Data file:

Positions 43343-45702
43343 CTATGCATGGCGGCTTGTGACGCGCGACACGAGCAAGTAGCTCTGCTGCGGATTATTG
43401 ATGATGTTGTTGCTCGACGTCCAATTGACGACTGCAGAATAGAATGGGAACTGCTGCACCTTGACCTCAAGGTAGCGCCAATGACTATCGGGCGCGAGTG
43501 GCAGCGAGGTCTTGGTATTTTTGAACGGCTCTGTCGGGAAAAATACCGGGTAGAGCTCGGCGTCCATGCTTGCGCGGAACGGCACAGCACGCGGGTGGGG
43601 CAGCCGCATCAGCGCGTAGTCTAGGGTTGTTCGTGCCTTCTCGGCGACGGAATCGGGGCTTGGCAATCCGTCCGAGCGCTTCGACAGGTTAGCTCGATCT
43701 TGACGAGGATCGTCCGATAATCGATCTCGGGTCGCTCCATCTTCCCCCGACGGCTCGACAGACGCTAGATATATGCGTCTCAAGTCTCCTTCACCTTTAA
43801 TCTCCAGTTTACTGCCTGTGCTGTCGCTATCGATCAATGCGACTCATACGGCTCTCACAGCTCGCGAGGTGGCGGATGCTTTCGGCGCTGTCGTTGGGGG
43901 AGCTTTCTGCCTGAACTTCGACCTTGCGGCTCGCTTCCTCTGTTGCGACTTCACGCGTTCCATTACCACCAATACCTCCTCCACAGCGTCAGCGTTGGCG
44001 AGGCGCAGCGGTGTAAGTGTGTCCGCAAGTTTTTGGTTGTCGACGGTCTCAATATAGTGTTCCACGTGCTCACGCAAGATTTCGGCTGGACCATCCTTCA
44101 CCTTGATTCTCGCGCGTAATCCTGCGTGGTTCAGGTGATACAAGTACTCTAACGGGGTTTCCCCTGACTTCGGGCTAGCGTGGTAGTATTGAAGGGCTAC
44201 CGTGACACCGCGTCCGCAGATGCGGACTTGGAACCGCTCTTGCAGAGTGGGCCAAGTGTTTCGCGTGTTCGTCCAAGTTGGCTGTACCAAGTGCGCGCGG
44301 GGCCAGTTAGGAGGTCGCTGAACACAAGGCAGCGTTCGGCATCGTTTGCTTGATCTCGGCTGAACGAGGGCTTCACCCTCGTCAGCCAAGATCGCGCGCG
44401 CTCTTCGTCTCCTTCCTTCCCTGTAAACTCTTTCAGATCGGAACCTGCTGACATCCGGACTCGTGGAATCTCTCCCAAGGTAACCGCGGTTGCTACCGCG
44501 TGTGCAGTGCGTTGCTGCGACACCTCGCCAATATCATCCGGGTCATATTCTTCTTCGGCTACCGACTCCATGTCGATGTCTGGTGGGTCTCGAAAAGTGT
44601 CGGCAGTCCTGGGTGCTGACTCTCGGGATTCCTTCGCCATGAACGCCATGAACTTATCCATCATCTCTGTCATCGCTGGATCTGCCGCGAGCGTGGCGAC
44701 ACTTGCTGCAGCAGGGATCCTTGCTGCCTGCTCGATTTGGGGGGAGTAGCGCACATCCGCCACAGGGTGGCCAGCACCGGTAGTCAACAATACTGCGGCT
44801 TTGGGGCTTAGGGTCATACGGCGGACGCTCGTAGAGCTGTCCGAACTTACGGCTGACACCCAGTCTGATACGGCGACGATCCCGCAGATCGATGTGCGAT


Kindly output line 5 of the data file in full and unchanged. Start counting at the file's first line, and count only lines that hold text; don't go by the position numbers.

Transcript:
43601 CAGCCGCATCAGCGCGTAGTCTAGGGTTGTTCGTGCCTTCTCGGCGACGGAATCGGGGCTTGGCAATCCGTCCGAGCGCTTCGACAGGTTAGCTCGATCT